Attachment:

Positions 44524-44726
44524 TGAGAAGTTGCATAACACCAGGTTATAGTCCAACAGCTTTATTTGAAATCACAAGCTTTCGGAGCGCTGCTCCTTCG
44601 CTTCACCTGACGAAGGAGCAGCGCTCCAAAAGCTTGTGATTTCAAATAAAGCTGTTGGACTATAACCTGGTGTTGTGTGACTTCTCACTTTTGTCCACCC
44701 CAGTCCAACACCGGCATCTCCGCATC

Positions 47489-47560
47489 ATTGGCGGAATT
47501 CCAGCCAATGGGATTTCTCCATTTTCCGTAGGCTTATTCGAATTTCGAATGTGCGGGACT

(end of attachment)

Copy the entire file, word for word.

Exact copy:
Positions 44524-44726
44524 TGAGAAGTTGCATAACACCAGGTTATAGTCCAACAGCTTTATTTGAAATCACAAGCTTTCGGAGCGCTGCTCCTTCG
44601 CTTCACCTGACGAAGGAGCAGCGCTCCAAAAGCTTGTGATTTCAAATAAAGCTGTTGGACTATAACCTGGTGTTGTGTGACTTCTCACTTTTGTCCACCC
44701 CAGTCCAACACCGGCATCTCCGCATC

Positions 47489-47560
47489 ATTGGCGGAATT
47501 CCAGCCAATGGGATTTCTCCATTTTCCGTAGGCTTATTCGAATTTCGAATGTGCGGGACT